Last year, as business boomed and lucrative customers kept coming through the door, software maker InQuira decided to increase its IT footprint. InQuira uses natural language processing (NLP) technology and partners with big data and business process frameworks like SAP to make sense out of the ever-expanding morass of company data.
The company runs Apple's tech support call centers, self-service support site and the so-called "Genius Bars" in Apple stores, for instance. Nokia, Honda, Axis and 3M are also customers. But Nav Chakravarti, vice president of solutions at InQuira, said the company hit a point in 2009 where its old model of software sales and demos was untenable. He said requisitioning real servers and sometimes delivering product by hand for customers to play with was expensive and slow.
"We had engineers shipping laptops overseas," he said.
Chakravarti wanted a tidy solution to this and looked toward building a sales and demo infrastructure that customers could use online. He said he was partly hampered by InQuira's extensive existing IT. "The challenge, of course, was that we had not virtualized our infrastructure," he said.
Chakravarti found an answer in the cloud. He went to Skytap, a cloud infrastructure provider focused on virtual lab-type environments. Chakravarti said the major calculation was on cost, and he found the cloud model favorable from the beginning. For one thing, it was much easier to start paying a bill than ask for a giant wad of cash for new servers: "It was a lot easier for us. That fixed cost upfront was a lot harder for me to get approval for."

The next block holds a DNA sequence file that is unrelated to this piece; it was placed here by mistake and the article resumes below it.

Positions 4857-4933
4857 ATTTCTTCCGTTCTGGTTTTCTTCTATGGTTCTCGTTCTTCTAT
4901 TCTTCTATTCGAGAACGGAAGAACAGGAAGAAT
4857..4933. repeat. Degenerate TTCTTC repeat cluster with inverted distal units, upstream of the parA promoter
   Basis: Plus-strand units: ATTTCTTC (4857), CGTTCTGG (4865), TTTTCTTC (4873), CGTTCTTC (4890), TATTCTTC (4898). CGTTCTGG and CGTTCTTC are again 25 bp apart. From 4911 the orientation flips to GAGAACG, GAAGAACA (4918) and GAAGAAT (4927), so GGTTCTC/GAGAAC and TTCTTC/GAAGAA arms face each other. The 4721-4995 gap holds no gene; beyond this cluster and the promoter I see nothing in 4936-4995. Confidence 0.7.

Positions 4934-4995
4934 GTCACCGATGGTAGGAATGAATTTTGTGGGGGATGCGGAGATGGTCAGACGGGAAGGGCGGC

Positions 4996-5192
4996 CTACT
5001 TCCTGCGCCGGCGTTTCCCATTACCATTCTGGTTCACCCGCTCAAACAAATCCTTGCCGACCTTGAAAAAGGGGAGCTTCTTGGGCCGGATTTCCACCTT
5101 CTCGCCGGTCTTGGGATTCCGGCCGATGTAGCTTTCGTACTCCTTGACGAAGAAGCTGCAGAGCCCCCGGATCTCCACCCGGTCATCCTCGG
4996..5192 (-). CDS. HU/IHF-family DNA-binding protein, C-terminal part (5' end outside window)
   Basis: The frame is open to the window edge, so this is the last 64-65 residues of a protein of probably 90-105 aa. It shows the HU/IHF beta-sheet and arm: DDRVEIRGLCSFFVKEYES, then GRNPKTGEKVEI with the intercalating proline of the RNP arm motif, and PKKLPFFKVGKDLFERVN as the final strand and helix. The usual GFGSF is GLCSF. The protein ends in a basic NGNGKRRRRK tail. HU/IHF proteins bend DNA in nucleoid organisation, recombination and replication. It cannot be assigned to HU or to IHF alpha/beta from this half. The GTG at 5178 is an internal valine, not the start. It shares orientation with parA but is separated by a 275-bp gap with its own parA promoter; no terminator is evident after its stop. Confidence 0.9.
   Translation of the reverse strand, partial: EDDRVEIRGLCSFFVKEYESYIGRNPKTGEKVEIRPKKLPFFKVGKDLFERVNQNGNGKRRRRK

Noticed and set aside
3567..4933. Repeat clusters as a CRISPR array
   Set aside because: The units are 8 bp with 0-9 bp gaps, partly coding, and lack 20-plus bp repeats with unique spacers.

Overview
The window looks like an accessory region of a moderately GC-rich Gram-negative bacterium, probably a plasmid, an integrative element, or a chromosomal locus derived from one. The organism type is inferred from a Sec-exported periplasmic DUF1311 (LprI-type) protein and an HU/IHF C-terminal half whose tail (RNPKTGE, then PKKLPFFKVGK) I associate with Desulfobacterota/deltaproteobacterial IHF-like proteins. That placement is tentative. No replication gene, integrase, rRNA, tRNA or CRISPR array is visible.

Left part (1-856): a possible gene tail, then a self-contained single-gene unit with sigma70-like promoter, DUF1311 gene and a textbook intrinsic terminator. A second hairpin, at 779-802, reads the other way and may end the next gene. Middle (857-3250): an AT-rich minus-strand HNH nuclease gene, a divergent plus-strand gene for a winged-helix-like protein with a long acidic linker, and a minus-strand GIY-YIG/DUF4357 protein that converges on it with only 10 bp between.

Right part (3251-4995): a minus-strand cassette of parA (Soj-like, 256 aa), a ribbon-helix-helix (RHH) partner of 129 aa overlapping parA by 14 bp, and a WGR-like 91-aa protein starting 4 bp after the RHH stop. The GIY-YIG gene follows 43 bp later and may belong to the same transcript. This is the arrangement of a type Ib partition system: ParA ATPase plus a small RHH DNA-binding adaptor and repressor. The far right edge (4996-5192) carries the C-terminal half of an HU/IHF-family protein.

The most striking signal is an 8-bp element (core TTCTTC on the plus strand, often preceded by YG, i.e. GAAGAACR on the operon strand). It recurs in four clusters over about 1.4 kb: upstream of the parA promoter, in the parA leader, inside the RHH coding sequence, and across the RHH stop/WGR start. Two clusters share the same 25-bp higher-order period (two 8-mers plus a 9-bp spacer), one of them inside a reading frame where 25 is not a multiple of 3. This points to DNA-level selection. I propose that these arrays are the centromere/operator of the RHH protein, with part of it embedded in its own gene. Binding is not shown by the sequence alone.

Finding the value in certain cloud services
Investing capital is sometimes a good bet over buying a service, but not in this case. Chakravarti said he was well aware that cloud costs over an extended period, say five years, would be higher than running his own infrastructure, but his needs were moderate enough that simply ditching IT operations alone made it worth the price.
"I would have had to pay an admin $100,000 every year," he said, on top of buying servers. InQuira's current hosting bill with Skytap might go as high as $200,000 this year, he added, so he's still in bargain territory.
Chakravarti said that his Skytap footprint is around 120 virtual CPU cores and 20 TB of storage; he started with 48 cores in January of 2009. He added that the service has become the virtual point of contact for customers, and he uses it for demos, training, and experimentation.
Recent features from Skytap, like administrative control groups and quotas for users, help keep the bills under control, a worry for Chakravarti. He said users had a tendency to let the gigabytes pile up; they needed a reminder to clean up the virtual environments they controlled.
"That's where implementing the quotas and groups become useful," he said.
Chakravarti sees the value of a service like Skytap in management and control features; he said more basic infrastructure services like Amazon Web Services looked cheaper but fared poorly when you factored in management and operations. He also said there was a clear demarcation for cloud computing's utility in his case; he wasn't about to suggest it taking over other IT operations. InQuira has its own dedicated hosting arm that won't be on a public cloud anytime soon, for instance, and the Skytap environment is well segregated from internal IT.
Other cloud vendors are also making hay in this area. For instance, startup CloudShare provides the same sort of customer-friendly virtual lab environments and integrates with Salesforce.com, a twist Skytap does not include. It's clear that, for a certain set of uses, cloud computing is starting to come of age.
Carl Brooks is the Technology Writer for SearchCloudComputing.com. Contact him at email@example.com.
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